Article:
EghtesadOnline: British Prime Minister Boris Johnson warned members of his own party that if they did not vote with the government when the country’s parliament returns on Tuesday from a summer break, they would undermine the UK’s position in talks with the EU, as his administration rushes to refashion a new Brexit deal before October 31.
Johnson has insisted there were “no circumstances” in which he would ask his European counterparts for a further delay to the already twice postponed Brexit deadline, and he has also hinted that legislators’ opposition could force him to request a new national election, CNBC reported.
The pound weakened significantly against both the dollar and the euro on Monday, after parliamentarians on either side of the country’s Brexit divide talked up the possibility of a confrontation that could trigger further uncertainty.
At around 8:00 a.m. on Tuesday, sterling was trading as low as $1.1968, its lowest since a “flash crash” in October 2016. The brief crash saw the pound fall 6% in a matter of minutes during Asian trading hours to $1.1491, confounding market participants, according to Financial Tribune.
While no single factor caused the sudden nosedive in late 2016, an official report from the Bank for International Settlements concluded that it was caused by a combination of headline-sensitive algorithmic trading, inexperienced traders and a lack of active market participants given the time of day.
Opposition lawmakers and some members of Johnson’s Conservative Party have spent recent weeks in discussions on how best to prevent a disorderly Brexit, in which the UK would separate from the world’s largest trading bloc without a detailed legal and commercial agreement.
With his statement from outside 10 Downing Street on Monday night, the British leader sought to strong-arm lawmakers who might seek to limit his room for maneuver with Brussels, after it became clear over the course of the past weekend that Labour leader Jeremy Corbyn and his allies would seek to rapidly introduce legislation on Tuesday to block an economically damaging hard Brexit in late October.
This legislation, a draft of which was released Monday night on Twitter by an opposition lawmaker Hilary Benn, is designed to give parliament the final say over the government’s behavior and could push Brexit’s current deadline back till the end of January 2020.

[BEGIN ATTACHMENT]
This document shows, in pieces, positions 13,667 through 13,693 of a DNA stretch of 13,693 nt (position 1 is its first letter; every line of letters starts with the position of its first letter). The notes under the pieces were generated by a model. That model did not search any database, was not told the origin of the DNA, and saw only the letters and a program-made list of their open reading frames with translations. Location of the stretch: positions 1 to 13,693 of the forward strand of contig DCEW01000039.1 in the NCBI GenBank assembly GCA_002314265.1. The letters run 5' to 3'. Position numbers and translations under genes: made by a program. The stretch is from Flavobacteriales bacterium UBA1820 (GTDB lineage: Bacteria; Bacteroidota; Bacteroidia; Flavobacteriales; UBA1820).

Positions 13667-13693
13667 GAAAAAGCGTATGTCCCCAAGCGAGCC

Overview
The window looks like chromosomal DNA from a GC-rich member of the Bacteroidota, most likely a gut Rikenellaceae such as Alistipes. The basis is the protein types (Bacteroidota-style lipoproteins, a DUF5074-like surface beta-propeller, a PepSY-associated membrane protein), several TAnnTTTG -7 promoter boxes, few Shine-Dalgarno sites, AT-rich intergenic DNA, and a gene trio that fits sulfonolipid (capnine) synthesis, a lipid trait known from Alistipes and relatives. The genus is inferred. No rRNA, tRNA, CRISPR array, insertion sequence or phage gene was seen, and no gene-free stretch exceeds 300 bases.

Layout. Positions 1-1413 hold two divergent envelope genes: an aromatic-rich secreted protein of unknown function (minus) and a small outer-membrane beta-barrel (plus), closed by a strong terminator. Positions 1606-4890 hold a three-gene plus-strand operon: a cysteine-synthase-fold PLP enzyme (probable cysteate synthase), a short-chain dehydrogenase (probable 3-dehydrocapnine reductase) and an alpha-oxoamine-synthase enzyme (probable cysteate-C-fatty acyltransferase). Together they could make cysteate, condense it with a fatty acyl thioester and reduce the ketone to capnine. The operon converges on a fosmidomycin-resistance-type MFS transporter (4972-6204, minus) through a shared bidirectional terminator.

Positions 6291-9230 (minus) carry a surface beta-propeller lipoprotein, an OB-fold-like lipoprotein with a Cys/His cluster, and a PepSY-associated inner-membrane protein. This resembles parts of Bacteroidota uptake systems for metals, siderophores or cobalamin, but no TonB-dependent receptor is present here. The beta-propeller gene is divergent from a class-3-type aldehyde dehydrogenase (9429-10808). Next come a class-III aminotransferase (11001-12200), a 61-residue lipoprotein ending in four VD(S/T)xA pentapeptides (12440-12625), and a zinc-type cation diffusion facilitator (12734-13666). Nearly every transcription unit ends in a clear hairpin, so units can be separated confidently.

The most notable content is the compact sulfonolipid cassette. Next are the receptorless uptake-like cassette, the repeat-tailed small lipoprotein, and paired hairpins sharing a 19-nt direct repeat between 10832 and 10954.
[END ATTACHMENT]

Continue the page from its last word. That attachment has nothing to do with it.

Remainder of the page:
It forms part of an effort designed to counteract Johnson’s earlier decision to suspend the legislature’s activities for an exceptionally long period of time in the lead up to the October 31 exit date.
Johnson has sent representatives to restart discussions with the EU over the Irish backstop, an insurance policy to protect the border between the UK and Europe on the island of Ireland that proved the thorniest of issues in the agreement that was previously negotiated during Theresa May’s premiership.
And the prime minister insisted Monday that efforts to rule out a no deal, an implicit threat that he says will force the EU to soften its own stance on the issue, could “chop the legs out” from under the UK’s negotiating position.
He vowed that parliament would still have an opportunity to examine any changes to an agreement that might be finalized at a summit of EU leaders in the second half of next month, and warned that an election would only complicate the problem.
“I don’t want an election, and you don’t want an election,” he said in an appeal to a national television audience, part of an electorate that since 2014 has endured two elections, twin referendums and consecutive Conservative prime ministers resign on the issue of Europe.
But several political analysts and observers said Downing Street might actually welcome the chance to campaign on their Brexit position.
“Johnson and his allies seem to believe that they could frame a snap election as a choice between the ‘people’ and an anti-democratic political class,” said Kallum Pickering, a senior economist at Berenberg, in a research note to clients. The probability of a Corbyn-led government, he insisted, “remains low.”
Johnson would nevertheless require some opposition lawmakers to support the idea of an election, since two thirds of the lower chamber, the House of Commons, must vote in favor of holding another national vote. And some senior Labour politicians have said the damage from a disorderly exit must be avoided at any cost, even if it meant their party appearing to be unwilling to face voters in the near term.
Goldman Sachs Predicts
Goldman Sachs has raised its estimate for the likelihood Britain will crash out of the European Union without a deal to 25% from 20% citing the prolonged suspension of parliament, as lawmakers decide the fate of the government’s Brexit plans.
Goldman said its base case with a 45% probability remained that a close variant of the existing Brexit deal which was rejected three times will pass in the House of Commons.
The bank cut the probability of no Brexit to 30% from 35%. UK lawmakers will decide on Tuesday whether to shunt Britain towards a snap election when they vote on the first stage of their plan to block Johnson from pursuing a no-deal Brexit.